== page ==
“We have outlets in the remotest corners of the country, be it at the Bangladesh border in Meghalaya, at Attari near Wagah or deep in the coal mining belt at Singrauli. This was made possible through our innovations at our outlets — we have developed frugal and comfortable formats that our channel partners can set up at low cost,” says Dasari. Ashok Leyland furthered this support to its partners by helping its dealer network remain profitable throughout its lean patch. The company controlled its own inventory as well as that of its dealers, setting a target of no more than three weeks of stock with them, compared with a two-month period in the past. Dealers usually have to factor in a lot of things — including margins, logistic charges, credit interest and target incentives — while stocking inventory. During slowdowns, they can’t afford to stock higher inventories and end up paying more to truck companies, which is why it helps when companies step in to manage inventory and reduce overall costs, thus improving dealer profitability. “The fact that dealers have stuck with us throughout this period and are now reaping the benefits of the uptick in our shares shows that our strategy has been effective,” says Dasari. The operator morale has definitely improved, if one goes by the rise in replacement demand. Of course, the reduction in diesel prices has also helped operators improve profitability.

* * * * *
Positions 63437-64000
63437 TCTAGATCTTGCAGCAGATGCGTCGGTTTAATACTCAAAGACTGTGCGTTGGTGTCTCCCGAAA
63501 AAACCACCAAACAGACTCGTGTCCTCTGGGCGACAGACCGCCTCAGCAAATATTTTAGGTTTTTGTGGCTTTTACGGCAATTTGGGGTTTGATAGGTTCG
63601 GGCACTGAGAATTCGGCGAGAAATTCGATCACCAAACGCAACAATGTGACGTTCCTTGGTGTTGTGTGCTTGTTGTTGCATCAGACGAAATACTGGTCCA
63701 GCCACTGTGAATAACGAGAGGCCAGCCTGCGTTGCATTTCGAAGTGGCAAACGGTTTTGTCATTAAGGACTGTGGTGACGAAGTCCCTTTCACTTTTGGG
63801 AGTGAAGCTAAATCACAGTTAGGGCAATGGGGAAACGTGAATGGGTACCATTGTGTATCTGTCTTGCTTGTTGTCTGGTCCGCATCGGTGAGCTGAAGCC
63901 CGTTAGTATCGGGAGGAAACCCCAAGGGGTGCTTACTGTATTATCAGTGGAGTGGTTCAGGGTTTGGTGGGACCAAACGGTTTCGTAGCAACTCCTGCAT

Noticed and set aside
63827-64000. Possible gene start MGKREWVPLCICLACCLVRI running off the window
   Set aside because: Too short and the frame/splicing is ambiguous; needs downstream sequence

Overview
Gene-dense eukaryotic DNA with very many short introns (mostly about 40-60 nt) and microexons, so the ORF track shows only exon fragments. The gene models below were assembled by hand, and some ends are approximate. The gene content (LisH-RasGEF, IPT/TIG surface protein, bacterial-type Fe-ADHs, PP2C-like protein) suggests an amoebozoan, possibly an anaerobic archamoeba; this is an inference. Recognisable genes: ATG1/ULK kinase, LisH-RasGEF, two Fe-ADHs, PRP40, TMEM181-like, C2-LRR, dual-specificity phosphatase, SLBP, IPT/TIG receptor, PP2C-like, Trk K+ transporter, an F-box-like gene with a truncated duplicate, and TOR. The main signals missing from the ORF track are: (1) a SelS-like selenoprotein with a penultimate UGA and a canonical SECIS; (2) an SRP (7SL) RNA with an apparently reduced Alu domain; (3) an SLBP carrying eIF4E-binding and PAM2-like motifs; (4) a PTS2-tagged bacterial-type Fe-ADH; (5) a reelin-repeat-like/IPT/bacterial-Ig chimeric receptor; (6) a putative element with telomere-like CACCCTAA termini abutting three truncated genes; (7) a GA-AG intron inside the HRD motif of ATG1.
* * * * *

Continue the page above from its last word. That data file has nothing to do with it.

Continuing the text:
Screeching To A Halt
Just like the rest of the industry, Ashok Leyland was also excited about the rapid growth in the Indian market between 2000 and 2006. In fact, the company had lined up many plans and investments in the aftermath of the 2008 slowdown. “Most of our investments were in the incubation stage, that is, they were good investments but would require several years of cash infusion before they yield results. Cash flow projections were also not in sync with the rapidly changing business context and the several tough calls we took were based on this requirement,” says Dasari. In the eye of the storm, the truck-maker went straight to lowering its working capital, trimming its workforce, cutting costs and reducing debt. In a bid to send the same message across the organisation, the company enforced uniform pay cuts above board. “It was painful. We not just cut back the number of employees but everybody took a 5% pay cut. Of course, now that the market is back, we have enforced a 10% hike at the junior level that has offset things somewhat,” says NV Balachandar, senior VP, group HR and excellence.